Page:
So today I not/iced that someone at the office has been printing out
pages and taking notes on them. I never use paper, but I've long since gotten used to the fact that other people do; but this was just incredibly bothersome because it's extra wasteful: there's that menu on the left, and the text all comes out as gray on white, and is pretty unreadable.
I know that if you've drunk the CSS kool-aid, it's possible to make things print sanely: change colors, leave certain items off the page, etc. So I started poking around with using CSS on the DNA pages. <LJ-CUT TEXT="It did not go well.">
I thought I'd start off with something simple: instead of using tables to do my headings, like
I should be able to just do
and have it look the same once an appropriate style sheet was in place, right? "Here is how we render H1."
Wrong. As far as I can tell, that can't be done with CSS. The closest you can get is this:
with the box going all the way to the edges of the page. As far as I can tell, there's no way to tell the size of the box to be based on the size of the text. You can tell it to be exactly 30% of the page width -- but that's not the same. The only way to do it is to wrap the H1 inside a TABLE!
So I can replace my table-based layout with... table-based layout?
I have learned (or in some cases reconfirmed) a few other things about CSS, too:
- Web designers, and especially blogging web designers, are self-important fuckheads. This might be tolerable if they were right, but by and large they're also dumbasses.
Everybody who fancies themself a CSS expert uses pixel-based layout for everything. Their shining examples of elegance always include boxes that are exactly 400 pixels wide, and that specify font sizes in pixels (not even points!) This is better than auto-flowing auto-sizing table layout... why?
Most of the time, these examples look like ass on my screen, presumably because I'm not running Windows and don't have the same fonts that they do. Or maybe because they're all using 50-inch monitors and sit with their noses on the glass, the only way those miniscule fonts could actually look readable to someone.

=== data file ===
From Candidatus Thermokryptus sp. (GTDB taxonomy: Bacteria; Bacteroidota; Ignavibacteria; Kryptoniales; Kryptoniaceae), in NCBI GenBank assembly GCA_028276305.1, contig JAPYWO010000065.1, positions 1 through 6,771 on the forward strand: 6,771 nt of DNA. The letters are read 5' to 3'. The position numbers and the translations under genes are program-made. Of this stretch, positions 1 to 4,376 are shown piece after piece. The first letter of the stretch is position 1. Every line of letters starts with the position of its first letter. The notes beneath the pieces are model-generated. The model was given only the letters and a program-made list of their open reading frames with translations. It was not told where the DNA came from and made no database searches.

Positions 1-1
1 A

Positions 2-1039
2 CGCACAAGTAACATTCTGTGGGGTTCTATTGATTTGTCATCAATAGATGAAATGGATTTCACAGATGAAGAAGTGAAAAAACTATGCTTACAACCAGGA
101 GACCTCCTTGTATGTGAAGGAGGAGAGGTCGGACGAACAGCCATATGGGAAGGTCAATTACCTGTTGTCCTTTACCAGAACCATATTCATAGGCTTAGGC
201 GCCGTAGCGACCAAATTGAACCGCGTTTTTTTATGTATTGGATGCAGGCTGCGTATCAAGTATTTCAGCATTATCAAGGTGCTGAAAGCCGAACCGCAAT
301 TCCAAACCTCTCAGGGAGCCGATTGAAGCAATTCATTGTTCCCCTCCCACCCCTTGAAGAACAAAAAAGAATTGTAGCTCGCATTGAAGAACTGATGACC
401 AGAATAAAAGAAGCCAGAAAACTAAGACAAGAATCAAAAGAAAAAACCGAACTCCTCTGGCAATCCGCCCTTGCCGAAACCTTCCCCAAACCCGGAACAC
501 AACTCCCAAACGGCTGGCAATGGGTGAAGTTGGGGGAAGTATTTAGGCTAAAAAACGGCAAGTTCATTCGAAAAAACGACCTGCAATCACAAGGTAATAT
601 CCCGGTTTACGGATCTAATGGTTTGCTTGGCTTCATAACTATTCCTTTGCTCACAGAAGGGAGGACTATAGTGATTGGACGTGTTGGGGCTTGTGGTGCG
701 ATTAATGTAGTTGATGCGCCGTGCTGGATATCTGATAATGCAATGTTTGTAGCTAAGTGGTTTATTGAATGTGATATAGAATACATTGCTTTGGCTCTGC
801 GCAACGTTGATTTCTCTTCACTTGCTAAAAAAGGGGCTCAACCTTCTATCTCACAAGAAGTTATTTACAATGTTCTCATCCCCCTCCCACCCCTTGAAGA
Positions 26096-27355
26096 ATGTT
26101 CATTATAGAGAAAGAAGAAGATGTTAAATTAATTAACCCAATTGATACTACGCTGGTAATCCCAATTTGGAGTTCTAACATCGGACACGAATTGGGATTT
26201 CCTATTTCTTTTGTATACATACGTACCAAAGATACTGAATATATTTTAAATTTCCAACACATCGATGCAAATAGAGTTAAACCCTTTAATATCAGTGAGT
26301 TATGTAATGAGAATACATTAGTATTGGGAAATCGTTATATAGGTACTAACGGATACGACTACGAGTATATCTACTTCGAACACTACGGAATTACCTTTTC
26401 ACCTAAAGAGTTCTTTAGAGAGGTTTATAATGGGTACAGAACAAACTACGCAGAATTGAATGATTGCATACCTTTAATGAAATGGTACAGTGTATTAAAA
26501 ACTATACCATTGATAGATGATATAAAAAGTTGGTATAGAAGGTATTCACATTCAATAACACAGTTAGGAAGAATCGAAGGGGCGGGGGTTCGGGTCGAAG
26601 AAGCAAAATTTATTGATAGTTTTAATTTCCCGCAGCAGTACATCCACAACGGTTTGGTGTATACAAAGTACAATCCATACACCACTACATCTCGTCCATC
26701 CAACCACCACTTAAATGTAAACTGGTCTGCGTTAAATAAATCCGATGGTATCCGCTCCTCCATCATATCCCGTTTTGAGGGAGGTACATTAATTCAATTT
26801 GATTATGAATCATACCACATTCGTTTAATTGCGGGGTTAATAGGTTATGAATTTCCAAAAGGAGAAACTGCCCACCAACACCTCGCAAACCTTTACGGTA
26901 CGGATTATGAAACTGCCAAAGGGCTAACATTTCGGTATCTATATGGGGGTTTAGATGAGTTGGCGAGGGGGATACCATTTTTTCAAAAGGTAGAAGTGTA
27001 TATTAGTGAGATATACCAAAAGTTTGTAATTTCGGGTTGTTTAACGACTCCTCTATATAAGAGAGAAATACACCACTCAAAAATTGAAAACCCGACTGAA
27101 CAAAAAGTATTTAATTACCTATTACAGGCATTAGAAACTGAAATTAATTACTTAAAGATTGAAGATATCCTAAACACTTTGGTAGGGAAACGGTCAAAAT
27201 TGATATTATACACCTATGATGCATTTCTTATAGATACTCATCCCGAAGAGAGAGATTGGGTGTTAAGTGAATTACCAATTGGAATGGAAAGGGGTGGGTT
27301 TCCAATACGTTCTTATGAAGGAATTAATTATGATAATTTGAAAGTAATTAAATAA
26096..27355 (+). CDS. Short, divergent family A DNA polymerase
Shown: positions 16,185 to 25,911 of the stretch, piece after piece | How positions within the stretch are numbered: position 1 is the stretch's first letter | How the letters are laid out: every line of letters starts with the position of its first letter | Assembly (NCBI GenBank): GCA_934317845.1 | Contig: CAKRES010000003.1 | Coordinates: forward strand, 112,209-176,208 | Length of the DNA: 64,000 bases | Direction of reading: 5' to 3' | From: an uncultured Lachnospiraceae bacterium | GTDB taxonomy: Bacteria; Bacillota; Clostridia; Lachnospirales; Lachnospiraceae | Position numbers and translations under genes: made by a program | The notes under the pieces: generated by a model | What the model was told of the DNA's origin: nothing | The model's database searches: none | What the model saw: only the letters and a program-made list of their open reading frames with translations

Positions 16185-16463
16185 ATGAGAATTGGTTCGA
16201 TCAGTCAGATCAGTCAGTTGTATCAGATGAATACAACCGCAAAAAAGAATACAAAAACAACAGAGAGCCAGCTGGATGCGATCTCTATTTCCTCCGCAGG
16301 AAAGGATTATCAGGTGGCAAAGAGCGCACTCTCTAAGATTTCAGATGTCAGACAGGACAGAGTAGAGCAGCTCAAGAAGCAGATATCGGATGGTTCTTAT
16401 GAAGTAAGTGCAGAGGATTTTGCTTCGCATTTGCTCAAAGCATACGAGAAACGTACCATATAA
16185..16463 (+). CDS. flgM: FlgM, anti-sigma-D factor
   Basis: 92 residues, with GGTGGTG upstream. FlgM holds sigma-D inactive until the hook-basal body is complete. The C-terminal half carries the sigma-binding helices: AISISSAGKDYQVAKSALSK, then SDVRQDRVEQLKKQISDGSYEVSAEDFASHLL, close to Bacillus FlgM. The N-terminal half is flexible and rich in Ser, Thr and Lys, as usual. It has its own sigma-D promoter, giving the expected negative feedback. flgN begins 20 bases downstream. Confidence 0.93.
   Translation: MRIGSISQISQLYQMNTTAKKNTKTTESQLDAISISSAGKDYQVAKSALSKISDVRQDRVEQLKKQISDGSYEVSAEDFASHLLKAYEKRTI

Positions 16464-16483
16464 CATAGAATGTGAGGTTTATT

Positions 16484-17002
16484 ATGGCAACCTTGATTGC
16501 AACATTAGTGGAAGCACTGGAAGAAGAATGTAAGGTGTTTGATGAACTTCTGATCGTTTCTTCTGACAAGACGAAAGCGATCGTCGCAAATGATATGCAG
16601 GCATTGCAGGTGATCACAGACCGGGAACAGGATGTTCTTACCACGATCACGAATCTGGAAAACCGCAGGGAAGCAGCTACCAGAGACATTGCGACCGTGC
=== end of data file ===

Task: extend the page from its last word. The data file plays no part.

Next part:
They never measure in "em" units, so that their boxes might have at least some relation to the size of the text inside them.
This may or may not be because "em" doesn't work consistently across various browsers.
Oh, "em", a term from the world of physical typesetting, is supposed to be the width of a capital letter M, and used only for horizontal measure; the vertical measures are ascent, descent, leading, and sometimes "ex" (height of a lower case "x".) CSS defines "em" as being the height of an M instead (making it synonymous with "ascent"), which makes it generally about twice as big as you'd expect if you know anything about this stuff. Nice. That's like redefining "centimeter" because it seemed more convenient at the time. (Except sillier, since "em" is an older unit of measure than centimeter is.)
Really what I'd like to do is just leave my pages as-is, but insert something that says, "oh, if you're printing, change all the colors like so, and leave the menu out." But I'm not sure that's possible without going whole-hog into the CSS madness, or at least starting to tumble down that slippery slope.
And a slippery slope it is. Here's a great example: once you start doing anything with CSS font sizes, you can't ever use the FONT tag again.
Have you noticed that when you post to LiveJournal and do <FONT SIZE="-1">, the font actually gets bigger? Feel the love as the Mozilla people mark my bug report Resolved Invalid. This is because the FONT tag, when used to request a font "one tick smaller than the current size" has no knowlege of what the current CSS font size is -- and they claim this is the right and sensible thing! Like, HTML thinks the font size is "3" and then it sets it to "2", instead of noting that the font size is "14px" and then setting it to "12px". You get screwed if, as is often the case with LiveJournal, your "2" font is still bigger than whatever the font specified in the style sheet is.
Let me say that again, because I still can't really fathom it: they think that the current behavior, of asking for a smaller font and getting a bigger font, is the correct behavior.
This kind of crap, among other reasons, is why web sites should never, ever specify the font family or size of their default text. Just use the default, always. Web browsers let users pick their default font families and sizes for a reason. Are you listening, brad?
Update: scroll down...